Round two in the tournament was similar to round one, and both Jaxon and Chase made it through without too much trouble. Round three, on the other hand, changed every year. It was in the third round that lay the real challenge. Instead of pairing off in preselected groups, the final eight contestants would be set loose in a less controlled environment to fight to the last. This year, they would be fighting in the archives.
The contestants, consisting of 5 boys and 3 girls, were led to a room to wait for the third round to begin. Each held onto the lightsaber they used in the first two rounds. One of the boys, his eyes wild, turned on Jaxon as the count-down began.
“I heard about you. You were nearly kicked out of the Order a few years ago,”
Jaxon recognized him from the previous round. He had taunted his partner until the other boy had snapped, flailing around wildly instead of using skill and strategy. This boy hadn’t put much physical effort into the fight.
“You must’ve researched all of us.” Jaxon said calmly. “To find weaknesses.”
“There is no ignorance, there is knowledge.” The boy quoted the Code. “And what the records said about you was most interesting. Three initiates, sneaking out of the temple to fight the gangs—“
“To help people.” Jaxon countered
“And then you had to be rescued. Oh help me, help me.” He did a little dance, his arms flapping loosely. “You should have been kicked out of the order then, but now it’s going to make no difference. You’ll have to leave for good, and no one will even care—” His taunts were cut short as a lightsaber swung to a position just under his nose.
“I’d care.” Chase said shortly, and he and Jaxon both advanced on him. But the boy simply pointed at the timer above the door, which hadn’t finished counting down yet.
“Not yet, unless you two want to end up disqualified.”
The door slid open and the other five contestants rushed out, but Jaxon and Chase simply activated their lightsabers and advanced on the boy in unison. The boy didn’t have a chance, and before he could say another taunting word, he was kneeling on the ground, nursing another burn on his wrist.
“Come on,” Chase headed for the door. “They’re not going to come back in here, so we have to go to them.”
“Right behind you,” Jaxon said, and with a last glance at the boy, he followed his friend out into the shelves of the archives.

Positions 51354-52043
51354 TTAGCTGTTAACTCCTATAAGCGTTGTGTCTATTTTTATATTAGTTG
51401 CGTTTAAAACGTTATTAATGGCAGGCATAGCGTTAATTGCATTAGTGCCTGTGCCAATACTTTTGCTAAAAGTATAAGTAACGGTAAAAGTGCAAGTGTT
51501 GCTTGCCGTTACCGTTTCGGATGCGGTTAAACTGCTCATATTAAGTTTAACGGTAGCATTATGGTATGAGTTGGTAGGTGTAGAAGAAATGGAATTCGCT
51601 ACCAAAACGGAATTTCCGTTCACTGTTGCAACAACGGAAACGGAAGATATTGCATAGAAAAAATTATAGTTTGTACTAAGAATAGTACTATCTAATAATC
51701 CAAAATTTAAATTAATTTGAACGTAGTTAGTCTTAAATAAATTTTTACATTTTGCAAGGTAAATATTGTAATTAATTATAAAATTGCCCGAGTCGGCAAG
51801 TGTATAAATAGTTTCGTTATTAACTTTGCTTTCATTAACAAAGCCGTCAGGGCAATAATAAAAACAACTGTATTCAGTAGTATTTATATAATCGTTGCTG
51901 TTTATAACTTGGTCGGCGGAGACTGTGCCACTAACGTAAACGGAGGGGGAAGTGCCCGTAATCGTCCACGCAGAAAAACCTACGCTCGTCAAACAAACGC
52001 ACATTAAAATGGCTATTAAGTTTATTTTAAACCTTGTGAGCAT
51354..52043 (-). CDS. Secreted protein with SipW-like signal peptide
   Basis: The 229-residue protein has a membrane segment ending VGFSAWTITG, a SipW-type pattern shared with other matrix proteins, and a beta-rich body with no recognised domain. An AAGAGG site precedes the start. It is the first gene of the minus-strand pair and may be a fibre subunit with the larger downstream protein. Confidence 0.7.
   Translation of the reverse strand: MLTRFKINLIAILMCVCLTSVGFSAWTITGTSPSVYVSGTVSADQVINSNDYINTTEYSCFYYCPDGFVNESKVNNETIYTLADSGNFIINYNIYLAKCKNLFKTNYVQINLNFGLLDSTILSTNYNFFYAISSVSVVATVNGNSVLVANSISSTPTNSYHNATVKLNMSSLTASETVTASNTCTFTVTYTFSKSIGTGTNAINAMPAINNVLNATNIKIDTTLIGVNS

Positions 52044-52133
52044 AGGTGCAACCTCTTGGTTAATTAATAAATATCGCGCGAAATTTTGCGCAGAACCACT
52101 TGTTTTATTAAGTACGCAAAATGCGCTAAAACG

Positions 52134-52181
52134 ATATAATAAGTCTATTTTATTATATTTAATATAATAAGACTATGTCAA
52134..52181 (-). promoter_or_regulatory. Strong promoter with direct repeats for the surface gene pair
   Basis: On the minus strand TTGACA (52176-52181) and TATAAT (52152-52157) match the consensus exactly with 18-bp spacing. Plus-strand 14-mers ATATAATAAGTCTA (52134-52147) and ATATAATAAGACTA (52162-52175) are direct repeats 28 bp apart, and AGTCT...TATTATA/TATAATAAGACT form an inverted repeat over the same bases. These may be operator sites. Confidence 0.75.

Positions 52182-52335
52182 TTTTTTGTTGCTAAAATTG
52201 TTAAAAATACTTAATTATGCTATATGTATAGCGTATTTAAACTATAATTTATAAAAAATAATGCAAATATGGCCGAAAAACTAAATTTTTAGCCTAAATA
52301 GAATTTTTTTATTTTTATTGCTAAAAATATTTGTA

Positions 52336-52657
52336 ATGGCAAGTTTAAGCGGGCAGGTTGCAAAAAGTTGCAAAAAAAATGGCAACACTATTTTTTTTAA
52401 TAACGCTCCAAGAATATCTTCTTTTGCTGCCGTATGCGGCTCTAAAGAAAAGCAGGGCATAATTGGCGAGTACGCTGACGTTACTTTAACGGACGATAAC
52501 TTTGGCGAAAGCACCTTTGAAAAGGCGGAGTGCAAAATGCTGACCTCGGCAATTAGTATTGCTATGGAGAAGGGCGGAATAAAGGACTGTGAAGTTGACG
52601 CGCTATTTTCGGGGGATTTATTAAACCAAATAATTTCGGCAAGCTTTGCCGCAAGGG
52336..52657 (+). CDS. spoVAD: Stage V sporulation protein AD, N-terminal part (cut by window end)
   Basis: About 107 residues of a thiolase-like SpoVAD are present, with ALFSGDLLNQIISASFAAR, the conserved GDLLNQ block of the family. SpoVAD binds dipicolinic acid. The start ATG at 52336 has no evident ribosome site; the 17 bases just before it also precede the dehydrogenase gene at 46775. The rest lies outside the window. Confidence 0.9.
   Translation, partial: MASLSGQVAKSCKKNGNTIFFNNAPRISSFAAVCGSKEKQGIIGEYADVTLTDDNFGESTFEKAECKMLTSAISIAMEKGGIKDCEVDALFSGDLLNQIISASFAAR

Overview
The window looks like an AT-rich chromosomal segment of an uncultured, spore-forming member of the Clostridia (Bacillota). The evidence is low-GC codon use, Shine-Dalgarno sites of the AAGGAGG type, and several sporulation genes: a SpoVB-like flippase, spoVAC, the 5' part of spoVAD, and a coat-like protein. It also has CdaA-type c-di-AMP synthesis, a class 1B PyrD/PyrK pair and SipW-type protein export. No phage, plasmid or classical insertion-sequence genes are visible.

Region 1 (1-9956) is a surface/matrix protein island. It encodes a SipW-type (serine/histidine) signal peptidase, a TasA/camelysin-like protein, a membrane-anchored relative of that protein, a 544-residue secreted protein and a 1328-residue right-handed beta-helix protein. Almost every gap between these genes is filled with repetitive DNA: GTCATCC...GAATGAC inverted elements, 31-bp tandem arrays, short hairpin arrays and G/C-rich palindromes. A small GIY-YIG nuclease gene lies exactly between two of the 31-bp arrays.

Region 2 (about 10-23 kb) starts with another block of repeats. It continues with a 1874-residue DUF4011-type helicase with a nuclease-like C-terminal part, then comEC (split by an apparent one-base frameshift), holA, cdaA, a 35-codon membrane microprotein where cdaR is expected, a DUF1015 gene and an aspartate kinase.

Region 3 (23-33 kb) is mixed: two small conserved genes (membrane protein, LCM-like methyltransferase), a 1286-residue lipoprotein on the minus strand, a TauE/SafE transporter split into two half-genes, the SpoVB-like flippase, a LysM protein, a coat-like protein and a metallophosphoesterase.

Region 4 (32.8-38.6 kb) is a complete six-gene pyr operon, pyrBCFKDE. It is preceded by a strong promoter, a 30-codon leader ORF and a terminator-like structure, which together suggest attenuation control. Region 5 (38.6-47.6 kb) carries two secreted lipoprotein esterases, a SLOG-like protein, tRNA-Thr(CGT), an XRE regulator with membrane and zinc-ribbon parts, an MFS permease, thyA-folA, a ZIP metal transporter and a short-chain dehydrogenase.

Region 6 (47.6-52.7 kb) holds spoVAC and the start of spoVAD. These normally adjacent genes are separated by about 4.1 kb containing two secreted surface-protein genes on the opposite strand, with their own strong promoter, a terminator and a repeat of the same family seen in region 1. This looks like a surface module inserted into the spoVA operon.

Slipping around a corner, his next opponent dropped onto him from the upper level and he barely got his lightsaber up in time to block the blow, but the girl, a 13 year old with fierce brown eyes, knocked his lightsaber out of his hand, though she lost hers in the process and the two fought unarmed. Three others heard the scuffle, and lightsabers were retrieved as the four fought, each fending off three opponents, until only Jaxon stood as a victor. Chase came around a corner, breathing hard, holding his saber casually in one hand. He glanced at the three downed initiates and grinned.
“Six down, one to go,” and he turned his eyes on Jaxon. “Nice job with those three, but I’m winning this one.”
“How can you be sure?” Jaxon took a defensive position.
“I know you, Jaxon. You’re my brother, and I was hoping it wouldn't come to this, but we both know that you’re going to surrender, and I’m going to walk out of here as the victor.”
“I’m not going to throw the fight.”
“Oh, I know, but you’re still going to lose.” Then Chase charged.
He wielded his lightsaber well, and he hit hard. Each strike jarred Jaxon’s arms; Chase had a few inches on him, and was stronger, but Jaxon was faster. Diving into the Force, he began to anticipate Chase’s blows, but Chase was just as connected to the Force, and the speed of their battle increased until each saber was merely a blur and each boys’ face was a mask of determination and focus. They had sparred and done velocities together many times before, but this particular duel felt different. Chase seemed like he was actively trying to hurt Jaxon. Jaxon felt the hair stand up on his neck, and for a moment, he thought he could see a dark figure standing behind one of the blue shelves, but then Chase’s saber landed on his arm, and the pain of the burn brought him back to the battle. When he glanced back, the figure was gone.
“Jaxon,” Another burn, this time on his leg. “Get your head in the game.”
Jaxon returned to the fight in earnest and managed to land two marks on Chase in quick succession, one on each arm. They were tied up. Then, Chase, using a deceptively quick motion, disarmed Jaxon, sending his lightsaber flying across the aisles. Directing his lightsaber at his friend’s throat, Chase held the position as Jaxon fell to his knees.
“Solah,” Jaxon gasped. “You win, Chase. You deserve it.”
Chase visibly relaxed and his lightsaber—deactivated now—clattered to the floor. “Good.” He said with an exhale.